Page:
Following up our discussion on how Amish choose hospitals, a regular reader has shared observations of how his Amish friends choose and pay for conventional care. You’ll see that sometimes creativity is involved.
Per request I’ve changed the names of the locations, substituting generic names for the actual town names. The Amish community in question is a small one and quite conservative:
My friends prefer coming to Smithfield rather than the hospital in Plymouth which is much closer. They will go to Plymouth in a dire emergency but only under those circumstances. However, any follow up is taken care of here in Smithfield. The reason is the hospital and local physicians will “deal” with them.
For instance, I know of one situation where a $20K bill was paid with about $8K. When my friend came to Smithfield he told the billing department he had 8K and they said fine and dandy, we’ll take it. In another instance a friend had to have a colonoscopy and the physician knew he made baskets. So the doctor told him he needed a very large laundry basket so the deal was done. That said, I wish I could make very large laundry baskets and get such a bargain.
Another service I know they have used is the Shriners Hospital for Children. Samuel, the 13 year old son of my buddy Ephraim, cut all of his fingers and most of his thumb off his left hand in a sawmill accident. (Don’t get me started on allowing a 13 year old to run a 28 foot capacity band saw mill as I have a real but privately held issue with such things.) He was immediately taken to the closer Plymouth hospital where the reattachment surgery failed. His follow up care was at the Shriners’ Hospital which is at little or no cost to patients.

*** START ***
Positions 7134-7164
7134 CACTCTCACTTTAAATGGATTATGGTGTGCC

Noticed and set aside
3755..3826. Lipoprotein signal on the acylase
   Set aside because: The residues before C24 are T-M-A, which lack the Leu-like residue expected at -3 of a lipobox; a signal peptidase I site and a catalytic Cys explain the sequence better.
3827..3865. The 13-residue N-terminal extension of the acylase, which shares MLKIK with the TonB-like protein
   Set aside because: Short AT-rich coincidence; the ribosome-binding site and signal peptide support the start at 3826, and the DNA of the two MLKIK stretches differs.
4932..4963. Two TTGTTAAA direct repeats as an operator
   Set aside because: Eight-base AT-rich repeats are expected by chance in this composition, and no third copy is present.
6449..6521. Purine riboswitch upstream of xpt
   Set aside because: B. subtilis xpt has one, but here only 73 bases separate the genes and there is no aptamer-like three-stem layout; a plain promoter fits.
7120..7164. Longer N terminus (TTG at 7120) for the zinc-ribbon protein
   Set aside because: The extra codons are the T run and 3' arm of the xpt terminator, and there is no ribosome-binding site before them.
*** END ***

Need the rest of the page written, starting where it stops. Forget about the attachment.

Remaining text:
Not that Smithfield’s hospital is an independent, autonomous entity but rather a part of a much, much larger corporation than the hospital in Plymouth. I know the bigger a corporation gets the harder it is to bend the rules. However, the hospital here seems to be much more lenient and forgiving for those who don’t have insurance and who are willing to fork over cash. Unfortunately it seems my friends have far more serious mishaps than most folks which is most certainly due to their work activity level and exposure to dangerous farm equipment and shop tools.
A few observations I had after reading the above comments:
1. I think a dire emergency for Amish is different from a dire emergency for English. My eyes were first opened to this on reading House Calls and Hitching Posts about a doctor working in the Holmes County community. Later I saw other examples that confirmed this. As the doctor’s quote from An Amish Paradox had it: “They don’t come in every time they sneeze.”
2. Missing fingers are the way things go with Amish, many of whom work with saws and power tools. We’re not used to seeing missing digits and limbs nowadays. During times of large-scale military conflicts, and when more people were working manual trades, they were more common. Among Amish, even young guys lose fingers.
3. Would non-Amish be able to pay $20,000 bills with $8,000, if they only tried? From what Kerry writes, it sounds like Pomerene Hospital in Millersburg, for instance, offers the same packages for non-Amish self-pay patients as they do Amish. Amish have negotiating power, as well as sympathy for a fairly well-known religious stance on their side, however.
Band-aid image: barky/sxc.hu